Aims The British Thoracic Society guidelines state that in infants with chronic lung disease (CLD), oxygen saturations below 90% are associated with an increased risk of apparent life threatening events (ALTE) and saturations below 92% may be associated with suboptimal growth. They recommend that, when assessing infants for the suitability of long term oxygen therapy (LTOT), pulse oximetry should be measured for 6-12 hours and that oxygen saturations should be maintained at 93% or above.
This audit aims to identify national compliance with the BTS guidelines for assessing suitability of LTOT in CLD.
Methods Guidelines for assessment for suitability for LTOT were obtained via telephone survey.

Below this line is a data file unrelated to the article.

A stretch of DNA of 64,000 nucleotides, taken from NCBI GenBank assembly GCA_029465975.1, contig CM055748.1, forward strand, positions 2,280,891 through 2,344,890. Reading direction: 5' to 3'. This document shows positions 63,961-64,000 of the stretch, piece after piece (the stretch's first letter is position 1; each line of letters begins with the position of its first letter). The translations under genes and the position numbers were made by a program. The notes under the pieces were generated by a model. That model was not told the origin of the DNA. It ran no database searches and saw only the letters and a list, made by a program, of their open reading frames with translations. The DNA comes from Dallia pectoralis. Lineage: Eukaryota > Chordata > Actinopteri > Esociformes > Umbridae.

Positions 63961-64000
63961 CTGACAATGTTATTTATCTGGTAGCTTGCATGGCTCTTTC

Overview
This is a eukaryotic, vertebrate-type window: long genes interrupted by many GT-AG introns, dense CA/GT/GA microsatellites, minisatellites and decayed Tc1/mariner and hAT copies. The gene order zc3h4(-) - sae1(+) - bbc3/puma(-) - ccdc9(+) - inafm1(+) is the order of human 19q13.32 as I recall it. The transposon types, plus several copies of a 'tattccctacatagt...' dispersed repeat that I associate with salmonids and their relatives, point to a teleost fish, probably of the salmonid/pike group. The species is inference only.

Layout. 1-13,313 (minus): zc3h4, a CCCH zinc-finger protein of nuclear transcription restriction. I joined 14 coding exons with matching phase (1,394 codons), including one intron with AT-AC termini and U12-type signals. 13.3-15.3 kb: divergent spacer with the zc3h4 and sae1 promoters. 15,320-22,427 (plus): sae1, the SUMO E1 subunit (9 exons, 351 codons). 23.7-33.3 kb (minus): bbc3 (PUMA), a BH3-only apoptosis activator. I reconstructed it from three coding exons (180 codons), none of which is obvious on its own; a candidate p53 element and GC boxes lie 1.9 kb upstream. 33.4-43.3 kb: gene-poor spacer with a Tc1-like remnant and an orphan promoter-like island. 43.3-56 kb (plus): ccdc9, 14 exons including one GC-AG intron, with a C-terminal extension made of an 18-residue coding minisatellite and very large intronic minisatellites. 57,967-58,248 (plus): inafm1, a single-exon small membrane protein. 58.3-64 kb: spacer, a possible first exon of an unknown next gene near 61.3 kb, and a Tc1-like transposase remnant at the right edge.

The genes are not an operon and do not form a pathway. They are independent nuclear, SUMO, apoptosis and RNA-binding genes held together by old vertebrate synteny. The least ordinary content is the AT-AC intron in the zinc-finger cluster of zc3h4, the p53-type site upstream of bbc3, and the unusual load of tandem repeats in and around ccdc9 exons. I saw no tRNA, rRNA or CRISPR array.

Results 65 randomly selected English NICUs were contacted and 48 responded. 52% carry out pulse oximetry monitoring pre-discharge in infants with CLD to assess need for LTOT. Of these, target saturations were variable, 8% using 93%, 52% below and 40% above this. Although 43% monitored over the recommended time period, 48% monitored for over 12 and 2% for less than 6 hours.
Conclusions Only 4% of units contacted carry out pulse oximetry to assess suitability for LTOT as per BTS guidelines. This suggests that some infants requiring LTOT may not receive this, increasing the risk of ALTE and poor growth. Others may receive unnecessary LTOT, with the associated expense and inconvenience. Local review supports this. These results suggest the need for increasing the awareness of the BTS guidelines amongst English neonatal units.